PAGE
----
Klarinet Archive - Posting 000050.txt from 1998/03
From: George Kidder <gkidder@-----.edu>
Subj: Re: Clarinet as a Tuning Instrument
Date: Mon, 2 Mar 1998 10:32:29 -0500
Indeed, why? Why not choose some other note as the index?
It seems to me (dangerous words) that the obvious answer has to do with the
transposition - that the wind instruments you name have music written with
this transposition. I also suspect that this obvious answer is wrong, since
any other convention could have been adopted. However, there may be another
reason better related to the instrument itself. If I remember clarinet
history (any many of you out there can correct me if needed) the earliest
clarinets were 1) played primarily in the "clarinet" register, and 2) had
keys to produce the middle B as a throat tone (top of the , but no B-key at
the bottom of the clarinet register. Thus the lowest note of the most-used
register was a written C, which sounded Bb, C, A, etc., giving the name to
these different instruments. If the clarinet has been thought of as a lower
register instrument, this same logic would have given us a scale based on
low F, a different set of names, a different way of writing clarinet music,
and possibly a different name for the instrument itself.
We see visages of this concentration on the clarion register in the names we
give to keys on modern instruments; e.g., the C#/G# key has often been
referred to as the G# key (from its clarion pitch) but almost never as the
As for the saxs, these names are probably just taken from the corresponding
clarinet usage, without the problem of having different note-names for the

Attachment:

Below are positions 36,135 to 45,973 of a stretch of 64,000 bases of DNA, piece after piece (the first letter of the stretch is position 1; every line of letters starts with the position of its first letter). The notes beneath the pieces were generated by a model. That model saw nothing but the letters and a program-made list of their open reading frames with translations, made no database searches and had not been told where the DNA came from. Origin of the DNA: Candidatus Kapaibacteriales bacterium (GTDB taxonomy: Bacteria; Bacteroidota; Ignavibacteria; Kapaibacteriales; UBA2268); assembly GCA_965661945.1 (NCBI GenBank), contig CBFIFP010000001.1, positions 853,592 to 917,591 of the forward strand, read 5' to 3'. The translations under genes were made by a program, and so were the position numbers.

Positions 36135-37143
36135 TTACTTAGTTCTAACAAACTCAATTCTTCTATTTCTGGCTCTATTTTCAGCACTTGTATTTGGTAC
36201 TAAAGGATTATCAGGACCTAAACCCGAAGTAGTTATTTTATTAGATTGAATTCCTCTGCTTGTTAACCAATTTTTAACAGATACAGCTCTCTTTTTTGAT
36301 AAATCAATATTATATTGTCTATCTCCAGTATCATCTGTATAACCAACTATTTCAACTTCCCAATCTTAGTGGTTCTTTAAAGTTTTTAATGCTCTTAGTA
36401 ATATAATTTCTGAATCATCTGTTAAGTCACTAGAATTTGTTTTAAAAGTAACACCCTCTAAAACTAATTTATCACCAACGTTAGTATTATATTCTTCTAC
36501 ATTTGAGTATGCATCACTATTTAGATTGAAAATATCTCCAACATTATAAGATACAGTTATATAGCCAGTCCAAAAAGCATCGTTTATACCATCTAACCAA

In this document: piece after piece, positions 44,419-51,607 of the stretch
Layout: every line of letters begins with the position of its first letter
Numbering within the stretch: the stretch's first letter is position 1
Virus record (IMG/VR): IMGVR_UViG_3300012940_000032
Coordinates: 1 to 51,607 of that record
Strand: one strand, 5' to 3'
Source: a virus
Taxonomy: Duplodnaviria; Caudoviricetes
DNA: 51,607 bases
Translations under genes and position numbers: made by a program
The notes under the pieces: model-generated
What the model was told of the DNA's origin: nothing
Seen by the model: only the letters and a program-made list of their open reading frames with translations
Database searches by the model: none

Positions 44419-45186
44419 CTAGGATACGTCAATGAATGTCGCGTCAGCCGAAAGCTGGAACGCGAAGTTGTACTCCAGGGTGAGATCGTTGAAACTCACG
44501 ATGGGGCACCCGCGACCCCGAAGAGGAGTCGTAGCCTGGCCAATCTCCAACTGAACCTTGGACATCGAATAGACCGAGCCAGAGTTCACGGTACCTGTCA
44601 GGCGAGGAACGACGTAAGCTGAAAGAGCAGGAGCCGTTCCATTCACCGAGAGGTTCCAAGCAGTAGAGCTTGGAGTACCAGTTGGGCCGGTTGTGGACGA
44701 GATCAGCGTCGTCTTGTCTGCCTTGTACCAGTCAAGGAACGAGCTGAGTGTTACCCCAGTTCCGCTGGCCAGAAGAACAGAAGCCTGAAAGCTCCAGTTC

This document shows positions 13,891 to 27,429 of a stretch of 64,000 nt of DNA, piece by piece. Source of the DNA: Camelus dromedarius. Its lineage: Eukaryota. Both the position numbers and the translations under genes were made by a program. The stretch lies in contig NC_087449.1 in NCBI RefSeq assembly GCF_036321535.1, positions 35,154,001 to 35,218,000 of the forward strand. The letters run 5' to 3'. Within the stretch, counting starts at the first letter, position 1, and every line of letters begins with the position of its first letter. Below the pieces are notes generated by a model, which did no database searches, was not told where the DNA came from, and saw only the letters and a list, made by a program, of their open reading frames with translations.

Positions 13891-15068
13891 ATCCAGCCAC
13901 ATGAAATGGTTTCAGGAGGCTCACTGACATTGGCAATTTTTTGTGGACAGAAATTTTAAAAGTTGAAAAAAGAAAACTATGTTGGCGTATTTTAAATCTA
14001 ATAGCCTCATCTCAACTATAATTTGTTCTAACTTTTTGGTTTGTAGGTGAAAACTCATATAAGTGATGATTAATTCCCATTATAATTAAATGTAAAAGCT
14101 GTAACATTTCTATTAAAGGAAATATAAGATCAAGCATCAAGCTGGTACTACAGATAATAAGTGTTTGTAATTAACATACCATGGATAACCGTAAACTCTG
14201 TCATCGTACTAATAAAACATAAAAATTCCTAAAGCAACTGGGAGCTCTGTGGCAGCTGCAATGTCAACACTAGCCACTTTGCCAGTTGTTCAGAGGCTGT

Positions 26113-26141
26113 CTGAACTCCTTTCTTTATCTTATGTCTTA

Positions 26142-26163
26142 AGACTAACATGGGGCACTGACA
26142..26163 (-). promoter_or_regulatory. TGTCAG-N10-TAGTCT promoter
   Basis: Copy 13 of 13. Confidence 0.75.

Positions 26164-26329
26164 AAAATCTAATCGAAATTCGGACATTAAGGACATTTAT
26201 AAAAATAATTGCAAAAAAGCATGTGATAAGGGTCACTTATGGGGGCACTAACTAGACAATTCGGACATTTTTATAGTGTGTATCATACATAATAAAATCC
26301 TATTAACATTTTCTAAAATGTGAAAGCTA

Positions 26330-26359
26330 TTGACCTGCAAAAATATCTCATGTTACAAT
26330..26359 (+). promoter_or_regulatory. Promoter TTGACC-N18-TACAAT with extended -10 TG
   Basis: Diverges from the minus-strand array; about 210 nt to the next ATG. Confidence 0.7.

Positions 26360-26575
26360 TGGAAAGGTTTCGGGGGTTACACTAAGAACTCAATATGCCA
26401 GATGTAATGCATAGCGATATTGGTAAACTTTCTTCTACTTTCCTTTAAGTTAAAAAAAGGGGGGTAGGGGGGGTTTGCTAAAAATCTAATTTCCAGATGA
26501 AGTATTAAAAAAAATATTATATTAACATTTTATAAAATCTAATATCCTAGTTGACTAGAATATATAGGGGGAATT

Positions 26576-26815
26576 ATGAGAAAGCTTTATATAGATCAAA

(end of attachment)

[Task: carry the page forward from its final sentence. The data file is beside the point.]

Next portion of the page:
same fingering in the different registers.
As I say, this is pure speculation on my part. Comments, Roger or others?
Roger Garret wrote:
>Date: Sat, 28 Feb 1998 20:53:44 -0600 (CST)
>From: Roger Garrett <rgarrett@-----.edu>
>Subject: Re: Clarinet as a Tuning Instrument
>Ok Folks, My first big question to the listserv, and it is an interesting
>A Brass instrument is called a C, Eb, F, etc tuning instrument because of
>the lowest fundamental pitch it sounds. For example, an F horn is called
>an F horn because the lowest fundamental pitch it sounds is an F.....of
>which all the overtones are based. An Eb Horn.....same thing. An Eb or
>BBb tuba...same thing. A Db trumpet...same thing.
>A Bb clarinet, on the other hand, is based on the fingered C which sounds
>a Bb concert. Now....why is it not called a D clarinet because it's
>lowest sounding pitch is a Concert D? The overtone series does not impact
>in any way....it could vibrate at 12ths, 13ths. 5ths, whatever......
>What about saxophones? An eb alto has a lowest fundamental pitch of a Bb
>(Db concert)...why is it not a Db instrument?
>My reason for asking? A friend called me up after 10 years and asked, and
>I couldn't answer his question....but I told him I would ask on this
>listserv.....please...help me help him find an answer!!!
George W. Kidder III
Professor of Biology
Illinois State University
Normal, IL 61761-4120